Wow, Woody. So should Doug check out the political and financial affiliations of every source posted on this blog, or just those that you personally suspect to be "hardline conservative"?

I'm not defending News Max, but anyone who spends five minutes at NewsMax.com can figure out that the information presented is conservative, and of an editorial nature.

That you would spend any time and energy in digging into their financial connections seems a bit odd.

It also seems that you are asserting that because the site is somehow funded by conservatives, particularly ones who have actually made some money (like it's some ookey-spookey shadow conspiracy), that anything they have to say is illegitimate, simply because you (in your infinite, and of course, purely altruistic wisdom) disagree with it.

Is it a surprise to you that it may be "biased"? Anyone can find "bias" in something with which they disagree.

Who cares? The key (in my opinion) is to get as much information from as many sources as possible, then make one's own informed decisions.

One could find "liberal bias" at numerous other information sources if one looked hard enough, but that doesn't seem to concern you.

I believe that the Santa Fe New Mexican and Albuquerque have been just as harsh and quick to judge on issues at LANL. They are well-known liberal publications also.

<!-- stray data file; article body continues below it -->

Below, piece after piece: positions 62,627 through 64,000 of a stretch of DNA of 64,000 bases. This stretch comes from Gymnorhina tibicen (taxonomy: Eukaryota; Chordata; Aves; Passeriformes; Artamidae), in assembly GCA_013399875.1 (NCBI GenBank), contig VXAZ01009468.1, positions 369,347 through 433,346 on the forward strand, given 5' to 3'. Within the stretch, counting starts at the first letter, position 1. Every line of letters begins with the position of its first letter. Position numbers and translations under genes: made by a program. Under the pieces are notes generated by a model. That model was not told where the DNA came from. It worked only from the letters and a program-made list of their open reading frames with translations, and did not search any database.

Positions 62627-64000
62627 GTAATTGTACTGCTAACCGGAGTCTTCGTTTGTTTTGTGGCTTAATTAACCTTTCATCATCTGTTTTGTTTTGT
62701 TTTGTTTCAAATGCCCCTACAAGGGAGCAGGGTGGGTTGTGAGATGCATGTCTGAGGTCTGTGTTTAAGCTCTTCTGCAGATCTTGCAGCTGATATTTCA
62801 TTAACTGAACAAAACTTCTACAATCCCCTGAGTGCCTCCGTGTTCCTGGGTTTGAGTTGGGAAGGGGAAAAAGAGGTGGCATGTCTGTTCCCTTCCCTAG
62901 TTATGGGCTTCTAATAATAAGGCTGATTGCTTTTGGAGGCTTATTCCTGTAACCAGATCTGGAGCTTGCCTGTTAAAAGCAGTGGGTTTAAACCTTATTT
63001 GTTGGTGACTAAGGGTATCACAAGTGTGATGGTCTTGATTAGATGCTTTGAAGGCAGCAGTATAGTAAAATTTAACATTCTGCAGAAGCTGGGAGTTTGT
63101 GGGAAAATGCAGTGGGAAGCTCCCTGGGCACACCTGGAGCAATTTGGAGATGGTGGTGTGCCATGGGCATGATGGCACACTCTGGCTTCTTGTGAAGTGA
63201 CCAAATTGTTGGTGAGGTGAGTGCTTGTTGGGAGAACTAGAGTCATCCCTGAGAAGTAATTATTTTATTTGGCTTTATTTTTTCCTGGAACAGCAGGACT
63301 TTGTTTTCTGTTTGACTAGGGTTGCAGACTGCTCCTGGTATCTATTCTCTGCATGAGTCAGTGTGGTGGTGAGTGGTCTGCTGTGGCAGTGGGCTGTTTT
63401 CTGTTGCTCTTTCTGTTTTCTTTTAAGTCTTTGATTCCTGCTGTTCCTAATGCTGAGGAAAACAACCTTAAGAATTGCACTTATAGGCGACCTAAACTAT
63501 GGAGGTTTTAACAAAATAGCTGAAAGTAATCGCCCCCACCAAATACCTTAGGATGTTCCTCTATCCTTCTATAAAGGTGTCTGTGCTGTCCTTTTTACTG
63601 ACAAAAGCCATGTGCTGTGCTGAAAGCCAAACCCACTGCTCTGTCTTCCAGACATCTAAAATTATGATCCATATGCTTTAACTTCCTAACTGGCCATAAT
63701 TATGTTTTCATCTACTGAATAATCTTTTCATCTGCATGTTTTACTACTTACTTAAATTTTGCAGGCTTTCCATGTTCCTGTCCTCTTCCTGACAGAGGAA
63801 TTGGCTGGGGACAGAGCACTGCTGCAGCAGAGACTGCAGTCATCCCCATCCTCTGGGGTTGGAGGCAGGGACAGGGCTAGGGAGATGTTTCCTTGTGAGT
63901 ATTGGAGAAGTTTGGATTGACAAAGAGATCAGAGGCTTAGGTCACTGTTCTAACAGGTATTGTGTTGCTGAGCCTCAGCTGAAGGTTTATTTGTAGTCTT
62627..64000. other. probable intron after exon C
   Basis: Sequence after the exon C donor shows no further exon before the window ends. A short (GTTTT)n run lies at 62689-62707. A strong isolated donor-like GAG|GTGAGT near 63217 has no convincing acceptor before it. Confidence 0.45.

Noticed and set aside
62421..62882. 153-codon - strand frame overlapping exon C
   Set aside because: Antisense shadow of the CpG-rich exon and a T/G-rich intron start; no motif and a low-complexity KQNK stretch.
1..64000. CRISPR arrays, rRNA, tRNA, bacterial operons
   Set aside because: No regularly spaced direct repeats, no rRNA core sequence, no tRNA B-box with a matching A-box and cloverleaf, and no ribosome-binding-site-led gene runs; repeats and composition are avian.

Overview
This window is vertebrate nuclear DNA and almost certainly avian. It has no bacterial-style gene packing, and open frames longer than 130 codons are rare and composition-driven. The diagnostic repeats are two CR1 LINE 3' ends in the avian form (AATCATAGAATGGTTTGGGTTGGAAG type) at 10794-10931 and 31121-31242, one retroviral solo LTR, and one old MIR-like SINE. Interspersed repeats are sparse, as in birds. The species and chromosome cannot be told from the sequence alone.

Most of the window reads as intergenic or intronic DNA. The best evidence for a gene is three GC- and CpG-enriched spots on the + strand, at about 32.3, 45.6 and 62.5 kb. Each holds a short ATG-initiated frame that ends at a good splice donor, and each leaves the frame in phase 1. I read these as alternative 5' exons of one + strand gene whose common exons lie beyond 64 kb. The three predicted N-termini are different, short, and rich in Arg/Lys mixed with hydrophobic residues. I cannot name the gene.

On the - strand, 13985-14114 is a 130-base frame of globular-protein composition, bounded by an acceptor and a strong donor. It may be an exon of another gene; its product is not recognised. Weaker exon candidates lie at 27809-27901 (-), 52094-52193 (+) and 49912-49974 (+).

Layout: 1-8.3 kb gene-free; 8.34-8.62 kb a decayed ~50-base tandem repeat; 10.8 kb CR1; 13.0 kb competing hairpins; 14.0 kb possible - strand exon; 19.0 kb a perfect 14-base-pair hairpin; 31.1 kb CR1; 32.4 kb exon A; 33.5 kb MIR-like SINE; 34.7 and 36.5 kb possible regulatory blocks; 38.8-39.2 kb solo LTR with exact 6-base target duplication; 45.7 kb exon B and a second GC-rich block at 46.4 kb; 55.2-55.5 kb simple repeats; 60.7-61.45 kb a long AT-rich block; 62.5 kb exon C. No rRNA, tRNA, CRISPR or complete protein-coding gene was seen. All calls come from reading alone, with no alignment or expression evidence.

Are you intimidated by a conservative voice?

When you sling paint with a broad brush, you run the risk of getting a lot of it on yourself, Woody.
 
Anonymous 06:29:49 AM

Credit where it's due: Apparently from the article, someone from the craptacular NewsMax spoke to the public affairs office.

justme: Biased is biased, but bad is just bad. I honestly can't think of a liberal rag that's as lousy as NewsMax. Maybe the Onion....
 
Nope the "Onion" is good. Hilarious, in fact, and clever.
 
Richard Mellon Scaife.
Not humorous, like the Onion.
Kinda like Rupert Murdoch.
This is not "conservative." It's so far to the Right that it's not even "fair and balanced."
 
From the previous postings about "NewsMax":

This "article" perpetuates all the fraudulent lies of the right-wing Congress and the fair-and-balanced Fox news media about the "culture" at Los Alamos. Garbage, all of it. The Republican Party must someday take full responsibility for the mess it's made of a once-proud scientific laboratory. Will the Republican voters in Northern New Mexico still doggedly vote Republican after the RIF?
 
To 8:38, good point and question, but wasn't it answered already in the last elections?
 
Right, Woody, but what "news" organization is not biased these days? Should Doug also warn folks when links point to the SF New Mexican, the LA Times, or WaPo? All these sources have well-known biases: neither Doug nor anyone else should have to point out such.

People are typically smart enough to figure out such for themselves, without being warned of the political ideology of the source,
 
Anon 07:16:26 PM

I was joking re: The Onion. It obviously parodys bad newspapers rather than being one.